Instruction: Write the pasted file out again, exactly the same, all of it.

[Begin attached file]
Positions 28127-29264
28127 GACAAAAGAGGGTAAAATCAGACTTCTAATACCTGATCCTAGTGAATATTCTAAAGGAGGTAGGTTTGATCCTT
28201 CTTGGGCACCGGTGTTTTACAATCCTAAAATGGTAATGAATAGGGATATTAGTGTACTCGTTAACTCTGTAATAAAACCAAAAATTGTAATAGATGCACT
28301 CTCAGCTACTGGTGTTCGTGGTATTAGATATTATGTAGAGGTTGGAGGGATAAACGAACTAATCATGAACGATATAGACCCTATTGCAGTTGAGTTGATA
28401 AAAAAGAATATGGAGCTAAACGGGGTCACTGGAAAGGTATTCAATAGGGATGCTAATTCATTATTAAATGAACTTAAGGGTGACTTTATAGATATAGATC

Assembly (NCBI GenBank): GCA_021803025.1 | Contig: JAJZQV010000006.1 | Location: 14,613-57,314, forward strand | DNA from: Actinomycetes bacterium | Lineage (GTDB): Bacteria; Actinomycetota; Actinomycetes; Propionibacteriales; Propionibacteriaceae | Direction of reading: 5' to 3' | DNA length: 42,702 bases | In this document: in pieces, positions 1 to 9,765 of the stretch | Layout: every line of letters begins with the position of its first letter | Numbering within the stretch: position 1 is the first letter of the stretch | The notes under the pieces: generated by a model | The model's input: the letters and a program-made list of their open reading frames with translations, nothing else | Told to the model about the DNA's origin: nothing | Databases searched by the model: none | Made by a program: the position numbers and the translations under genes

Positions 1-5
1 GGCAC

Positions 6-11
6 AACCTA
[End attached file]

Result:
Positions 28127-29264
28127 GACAAAAGAGGGTAAAATCAGACTTCTAATACCTGATCCTAGTGAATATTCTAAAGGAGGTAGGTTTGATCCTT
28201 CTTGGGCACCGGTGTTTTACAATCCTAAAATGGTAATGAATAGGGATATTAGTGTACTCGTTAACTCTGTAATAAAACCAAAAATTGTAATAGATGCACT
28301 CTCAGCTACTGGTGTTCGTGGTATTAGATATTATGTAGAGGTTGGAGGGATAAACGAACTAATCATGAACGATATAGACCCTATTGCAGTTGAGTTGATA
28401 AAAAAGAATATGGAGCTAAACGGGGTCACTGGAAAGGTATTCAATAGGGATGCTAATTCATTATTAAATGAACTTAAGGGTGACTTTATAGATATAGATC

Assembly (NCBI GenBank): GCA_021803025.1 | Contig: JAJZQV010000006.1 | Location: 14,613-57,314, forward strand | DNA from: Actinomycetes bacterium | Lineage (GTDB): Bacteria; Actinomycetota; Actinomycetes; Propionibacteriales; Propionibacteriaceae | Direction of reading: 5' to 3' | DNA length: 42,702 bases | In this document: in pieces, positions 1 to 9,765 of the stretch | Layout: every line of letters begins with the position of its first letter | Numbering within the stretch: position 1 is the first letter of the stretch | The notes under the pieces: generated by a model | The model's input: the letters and a program-made list of their open reading frames with translations, nothing else | Told to the model about the DNA's origin: nothing | Databases searched by the model: none | Made by a program: the position numbers and the translations under genes

Positions 1-5
1 GGCAC

Positions 6-11
6 AACCTA